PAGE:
Harassment using text messages or social networking sites could soon be a crime in Maryland if lawmakers approve two bills making their way through the General Assembly.
"In many different schools, Facebook is being used to harass people," said Sen. Bryan Simonaire, R-Anne Arundel, sponsor of one of the bills. "Right now, current law doesn't handle Facebook and Twitter-type postings. We have to advance with our technology."
Lawmakers added e-mail to Maryland's harassment laws in 1998. The law defined e-mail as a message sent electronically from one person -- or one computer's Internet protocol address -- to another, ignoring the prospect of Web site or blog postings, Simonaire said.
His bill would expand the definition of electronic harassment to include making an "Internet transmission or posting with the intent to harass."
The bill would also increase the maximum sentence for electronic harassment from one year to three years and slap on a maximum $5,000 fine -- bringing it in line with Maryland's sentencing for telephone harassment.
Michael Swartz, director of the Maryland Blogger Alliance, said the blogosphere has "matured" and there's no need for such a bill.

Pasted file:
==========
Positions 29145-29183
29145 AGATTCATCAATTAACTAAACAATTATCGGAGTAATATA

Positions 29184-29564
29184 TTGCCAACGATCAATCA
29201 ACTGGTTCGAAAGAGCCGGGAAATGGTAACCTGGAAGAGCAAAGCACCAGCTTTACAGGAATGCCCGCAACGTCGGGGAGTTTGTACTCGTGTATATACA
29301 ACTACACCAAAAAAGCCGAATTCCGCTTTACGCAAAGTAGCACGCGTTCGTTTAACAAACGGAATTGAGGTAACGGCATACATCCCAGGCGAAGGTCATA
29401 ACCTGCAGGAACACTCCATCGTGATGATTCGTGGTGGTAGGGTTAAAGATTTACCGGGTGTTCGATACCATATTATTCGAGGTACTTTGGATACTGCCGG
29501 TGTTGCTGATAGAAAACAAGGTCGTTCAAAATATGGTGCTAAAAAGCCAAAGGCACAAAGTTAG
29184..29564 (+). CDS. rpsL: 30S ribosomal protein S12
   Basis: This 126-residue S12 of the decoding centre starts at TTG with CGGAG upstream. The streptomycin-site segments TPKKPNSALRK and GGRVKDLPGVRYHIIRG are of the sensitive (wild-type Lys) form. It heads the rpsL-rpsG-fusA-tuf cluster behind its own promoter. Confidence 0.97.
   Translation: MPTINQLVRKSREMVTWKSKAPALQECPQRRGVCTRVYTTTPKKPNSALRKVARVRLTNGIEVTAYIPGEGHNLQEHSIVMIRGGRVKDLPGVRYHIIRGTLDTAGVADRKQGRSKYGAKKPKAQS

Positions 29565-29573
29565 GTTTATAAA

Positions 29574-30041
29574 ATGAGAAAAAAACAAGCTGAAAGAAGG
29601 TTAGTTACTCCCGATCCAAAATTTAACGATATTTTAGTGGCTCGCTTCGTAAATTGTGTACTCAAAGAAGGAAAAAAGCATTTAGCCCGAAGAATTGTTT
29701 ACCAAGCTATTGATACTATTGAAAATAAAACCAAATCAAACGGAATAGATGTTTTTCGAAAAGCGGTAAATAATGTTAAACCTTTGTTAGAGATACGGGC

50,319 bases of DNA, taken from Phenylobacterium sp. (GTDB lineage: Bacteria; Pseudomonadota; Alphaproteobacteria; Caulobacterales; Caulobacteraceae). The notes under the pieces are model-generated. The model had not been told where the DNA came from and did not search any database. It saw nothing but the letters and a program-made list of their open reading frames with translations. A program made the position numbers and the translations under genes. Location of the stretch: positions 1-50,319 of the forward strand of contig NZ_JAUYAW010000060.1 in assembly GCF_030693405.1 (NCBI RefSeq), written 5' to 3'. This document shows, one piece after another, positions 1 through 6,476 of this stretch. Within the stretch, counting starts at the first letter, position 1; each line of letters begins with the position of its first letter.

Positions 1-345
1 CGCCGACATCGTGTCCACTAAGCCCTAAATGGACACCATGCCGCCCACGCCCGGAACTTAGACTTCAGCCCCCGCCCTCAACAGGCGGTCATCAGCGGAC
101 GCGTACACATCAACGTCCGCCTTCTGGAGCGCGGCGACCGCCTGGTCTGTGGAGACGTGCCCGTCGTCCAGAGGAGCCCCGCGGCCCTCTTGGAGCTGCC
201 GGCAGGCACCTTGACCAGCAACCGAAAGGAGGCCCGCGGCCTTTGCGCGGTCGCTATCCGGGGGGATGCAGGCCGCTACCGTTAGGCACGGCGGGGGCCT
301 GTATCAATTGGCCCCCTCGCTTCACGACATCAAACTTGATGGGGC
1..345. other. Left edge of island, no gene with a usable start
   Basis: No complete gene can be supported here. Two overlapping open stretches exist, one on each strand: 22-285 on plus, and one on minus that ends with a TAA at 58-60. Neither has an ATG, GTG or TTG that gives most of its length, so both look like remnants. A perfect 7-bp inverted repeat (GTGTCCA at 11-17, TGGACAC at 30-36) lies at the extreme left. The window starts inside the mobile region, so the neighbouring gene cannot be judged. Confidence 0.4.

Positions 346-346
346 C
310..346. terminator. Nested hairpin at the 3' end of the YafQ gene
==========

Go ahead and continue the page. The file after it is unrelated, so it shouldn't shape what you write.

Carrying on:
"It seems to me three years is pretty excessive for sending a slew of e-mails," he said. "You can ignore e-mail harassment to an extent."
He said enforcing the law would be nearly impossible, because IP addresses can be faked.
Montgomery County police spokesman Capt. Paul Starks said he hasn't dealt with many cases of electronic harassment, but added that enforcing the law might be even easier than telephone harassment because the Internet can provide a "snapshot" -- from date, place and time to what was communicated -- of the alleged crime.
Another bill in the works from Sen. Delores G. Kelley, D-Baltimore, would add texting to the mix of electronic harassment mediums.
Kelley's bill would make harassing a minor through texting, Internet postings or e-mail a misdemeanor with a maximum three-year sentence and a $5,000 fine.
The bill says people may not "make an electronic communication with the intent to terrify, intimidate, or harass a minor, or threaten to inflict injury or physical harm to a minor."
"The Maryland code is outdated with current technology," Simonaire said. "This is just about getting into the 21st century."